4.     Currently, it would be somewhat difficult to assess the extent to which review might be used and hence the resources to implement review.  If review were to be instituted, it is likely--given trademark's experience--that interferences generally would not be necessary.  Accordingly, the Board’s resources dedicated to handling interferences at least initially would be expected to be sufficient to handle reviews, at least in a 2005 time frame. 

While there is no solid basis for estimating the number of reviews, if it is assumed that the Board would have to handle twice as many reviews as it handles interferences, it would be expected that 300 reviews could be presented in 2005.  Those reviews could be handled by the 15 APJs currently assigned to interferences, if it is assumed that interferences would decrease or be eliminated--probably a good assumption.  Additional resources would be a function of how successful review proceedings are viewed by the public and the number of reviews filed.  On the other hand, some reviews would take the place of reexaminations, and accordingly, there would be some examiner resources freed for other purposes.

Estimated benefits:

The principal benefit of the proposal is in providing a review proceeding where the patentability of patent claims can be tested, before the Office, by a party with an economic interest in determining the patentability of a claim.  The proceeding would be a cheaper and faster alternative to district court litigation and would serve as a useful quality control mechanism for patents.  Additionally, the proposal would eliminate inter partes reexamination entirely and make initiation of third-party requested reexamination discretionary.  This should alleviate the burden on the examiners of having to examine complex and lengthy reexamination proceedings, and thus free examiners to examine applications and reduce pendency thereof.  Further, the proposal provides a vehicle wherein the third party develops and presents the evidence thus saving the Office a significant amount of resources that it currently expends in making the case for unpatentability.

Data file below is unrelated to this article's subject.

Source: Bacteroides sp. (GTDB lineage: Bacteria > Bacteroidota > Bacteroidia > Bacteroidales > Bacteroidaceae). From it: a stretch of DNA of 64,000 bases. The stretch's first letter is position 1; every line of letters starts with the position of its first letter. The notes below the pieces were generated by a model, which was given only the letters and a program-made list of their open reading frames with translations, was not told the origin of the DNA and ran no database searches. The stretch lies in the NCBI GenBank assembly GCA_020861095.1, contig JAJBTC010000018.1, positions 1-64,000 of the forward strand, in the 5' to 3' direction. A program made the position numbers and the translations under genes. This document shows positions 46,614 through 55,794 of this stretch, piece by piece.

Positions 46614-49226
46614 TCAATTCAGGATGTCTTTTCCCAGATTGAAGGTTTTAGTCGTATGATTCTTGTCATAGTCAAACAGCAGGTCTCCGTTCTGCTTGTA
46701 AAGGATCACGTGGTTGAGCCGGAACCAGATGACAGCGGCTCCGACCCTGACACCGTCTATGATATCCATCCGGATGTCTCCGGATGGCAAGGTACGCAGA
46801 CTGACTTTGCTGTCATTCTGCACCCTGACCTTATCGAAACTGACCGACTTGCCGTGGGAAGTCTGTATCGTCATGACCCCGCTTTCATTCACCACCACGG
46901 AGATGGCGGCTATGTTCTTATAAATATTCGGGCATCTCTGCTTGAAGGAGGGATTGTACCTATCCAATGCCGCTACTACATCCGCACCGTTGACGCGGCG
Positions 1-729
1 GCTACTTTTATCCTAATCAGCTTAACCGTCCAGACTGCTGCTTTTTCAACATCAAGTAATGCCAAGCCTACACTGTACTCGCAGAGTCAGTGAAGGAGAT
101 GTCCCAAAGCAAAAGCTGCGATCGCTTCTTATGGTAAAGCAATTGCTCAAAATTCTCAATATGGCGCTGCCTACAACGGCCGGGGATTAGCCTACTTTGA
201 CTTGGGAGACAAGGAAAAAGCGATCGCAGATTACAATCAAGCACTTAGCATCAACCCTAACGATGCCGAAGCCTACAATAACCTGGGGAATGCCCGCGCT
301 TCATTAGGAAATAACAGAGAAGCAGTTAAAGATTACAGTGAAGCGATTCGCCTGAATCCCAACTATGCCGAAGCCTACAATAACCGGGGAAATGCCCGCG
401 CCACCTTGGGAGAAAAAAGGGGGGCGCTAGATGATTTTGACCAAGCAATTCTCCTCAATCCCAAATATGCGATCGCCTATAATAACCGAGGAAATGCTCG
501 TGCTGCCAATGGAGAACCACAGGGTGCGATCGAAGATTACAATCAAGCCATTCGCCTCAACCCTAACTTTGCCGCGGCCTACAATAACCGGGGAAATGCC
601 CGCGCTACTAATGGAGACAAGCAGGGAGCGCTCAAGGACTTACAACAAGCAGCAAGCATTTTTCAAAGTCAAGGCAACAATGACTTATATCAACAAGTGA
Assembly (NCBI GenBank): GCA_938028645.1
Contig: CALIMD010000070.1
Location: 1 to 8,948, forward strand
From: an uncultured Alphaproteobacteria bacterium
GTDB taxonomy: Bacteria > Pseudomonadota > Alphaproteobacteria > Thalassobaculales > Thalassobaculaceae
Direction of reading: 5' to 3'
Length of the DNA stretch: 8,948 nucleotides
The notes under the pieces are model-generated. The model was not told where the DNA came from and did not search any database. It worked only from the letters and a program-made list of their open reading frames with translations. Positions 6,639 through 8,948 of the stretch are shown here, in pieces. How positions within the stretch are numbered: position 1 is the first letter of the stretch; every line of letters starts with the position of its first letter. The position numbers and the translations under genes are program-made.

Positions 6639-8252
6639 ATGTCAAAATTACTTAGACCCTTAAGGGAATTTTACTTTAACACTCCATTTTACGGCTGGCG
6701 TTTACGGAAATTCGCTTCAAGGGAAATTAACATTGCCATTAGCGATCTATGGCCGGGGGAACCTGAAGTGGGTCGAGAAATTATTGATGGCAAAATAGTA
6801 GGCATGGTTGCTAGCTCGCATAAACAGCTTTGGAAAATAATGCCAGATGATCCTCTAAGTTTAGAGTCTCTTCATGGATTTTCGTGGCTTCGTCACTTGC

Implementation Schedule
Work Breakdown StructureTask NameStartFinishProject Lead
32Shared Responsibility 2/E-Government 3: P-05-01/P-05-03 - Post-Grant Review of Patent Claims and E-Processing06/03/0209/29/08B. Stoner
32.1Post Grant E-Processing: Implement Automation Requirements Phase 1 (P-05-03)06/03/0209/28/07 
32.1.1Develop initial e-processing concept for post grant review (P-05-03)06/03/0209/30/02 
32.1.2Create electronic file wrapper for all newly declared interferences (ACTS Interference) (P-05-03)07/01/0207/01/02 
32.1.3Identify requirements for handling post grant fees (P-05-03)08/01/0209/27/02 
32.1.4Plan scale up of ACTS Interferences Pilot with requirement of e-mail based filing of non-confidential communications combined with CD-ROM filing of confidential material (P-05-03)08/01/0208/30/02 
32.1.5Define minimum filing requirements for cancellations (P-05-03)09/03/0201/02/04 
32.1.6Implement scale up ACTS Interference with requirement of e-mail based filing of non-confidential communications combined with CD-ROM filing of confidential materials (P-05-03)09/03/0207/01/04 
32.1.7aDefine e-Records Management schedules for interferences (P-05-03)10/02/0209/29/03 
32.1.7bDefine e-Records Management schedules for cancellations (P-05-03)10/02/0309/30/04 
32.1.8Draft E-Processing Operating Concept (P-05-03)03/03/0405/03/04 
32.1.9Evaluate feasibility of using current e-mail system for filing of post grant delivery of non-confidential communications (Phase 2) (P-05-03)03/03/0305/01/03 
32.1.10Identify requirements for handling electronic/CD-ROM communications (P-05-03)10/01/0312/29/03 
32.1.11Draft E-Processing Business Process Requirements (P-05-03)05/03/0407/01/04 
32.1.12Assess transferability of ACTS Interference to Post Grant (P-05-03)05/01/0307/01/03 
32.1.13Develop E-Processing tasks order with baseline and project plan (P-05-03)01/05/0402/17/04 
32.1.14Draft E-Processing system requirements (P-05-03)10/01/0312/29/03 
32.1.15Advertise and hire Post Grant Cancellation System Development Manager for the OCIO (P-05-03)07/01/0309/29/03